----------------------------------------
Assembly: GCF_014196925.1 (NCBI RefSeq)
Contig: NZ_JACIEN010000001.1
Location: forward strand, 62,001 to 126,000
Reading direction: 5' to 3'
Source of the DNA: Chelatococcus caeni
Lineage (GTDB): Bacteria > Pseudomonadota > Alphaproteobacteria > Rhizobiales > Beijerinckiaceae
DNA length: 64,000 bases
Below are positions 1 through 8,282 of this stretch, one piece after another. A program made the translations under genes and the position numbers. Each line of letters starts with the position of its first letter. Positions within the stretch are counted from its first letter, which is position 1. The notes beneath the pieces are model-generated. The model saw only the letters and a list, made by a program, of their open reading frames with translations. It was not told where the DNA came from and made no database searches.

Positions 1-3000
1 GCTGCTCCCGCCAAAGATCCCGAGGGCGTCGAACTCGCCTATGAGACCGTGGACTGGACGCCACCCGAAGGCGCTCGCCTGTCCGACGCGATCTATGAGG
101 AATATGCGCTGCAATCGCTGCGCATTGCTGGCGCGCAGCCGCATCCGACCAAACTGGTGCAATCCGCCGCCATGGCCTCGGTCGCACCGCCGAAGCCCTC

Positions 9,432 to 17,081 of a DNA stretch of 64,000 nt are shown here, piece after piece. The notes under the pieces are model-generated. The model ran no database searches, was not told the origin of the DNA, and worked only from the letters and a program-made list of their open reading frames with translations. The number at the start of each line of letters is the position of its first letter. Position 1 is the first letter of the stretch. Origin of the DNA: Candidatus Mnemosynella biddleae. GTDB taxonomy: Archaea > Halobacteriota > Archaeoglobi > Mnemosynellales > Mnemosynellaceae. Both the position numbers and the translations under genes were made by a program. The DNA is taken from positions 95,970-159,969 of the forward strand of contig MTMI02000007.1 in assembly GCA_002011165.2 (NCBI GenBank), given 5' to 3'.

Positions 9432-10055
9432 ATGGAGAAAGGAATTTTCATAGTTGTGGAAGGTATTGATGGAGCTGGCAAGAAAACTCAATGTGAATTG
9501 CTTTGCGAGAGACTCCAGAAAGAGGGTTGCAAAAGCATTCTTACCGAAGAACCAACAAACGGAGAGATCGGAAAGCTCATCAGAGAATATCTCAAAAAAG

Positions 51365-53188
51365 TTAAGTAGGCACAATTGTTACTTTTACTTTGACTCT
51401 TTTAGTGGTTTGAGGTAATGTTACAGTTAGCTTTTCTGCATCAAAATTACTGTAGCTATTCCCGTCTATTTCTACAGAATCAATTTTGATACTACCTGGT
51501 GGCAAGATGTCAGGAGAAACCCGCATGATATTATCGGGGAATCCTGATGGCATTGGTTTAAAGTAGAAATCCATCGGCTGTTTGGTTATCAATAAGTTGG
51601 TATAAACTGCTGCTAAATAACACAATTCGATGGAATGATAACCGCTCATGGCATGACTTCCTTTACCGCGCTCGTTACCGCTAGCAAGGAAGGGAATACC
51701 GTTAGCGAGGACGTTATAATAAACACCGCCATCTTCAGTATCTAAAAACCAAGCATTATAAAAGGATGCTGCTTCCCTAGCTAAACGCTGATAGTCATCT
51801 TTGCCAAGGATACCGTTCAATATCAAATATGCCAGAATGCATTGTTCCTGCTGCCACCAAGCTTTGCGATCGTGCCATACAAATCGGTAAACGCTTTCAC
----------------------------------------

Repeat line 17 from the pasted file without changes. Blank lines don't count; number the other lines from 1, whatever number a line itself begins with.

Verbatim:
51365 TTAAGTAGGCACAATTGTTACTTTTACTTTGACTCT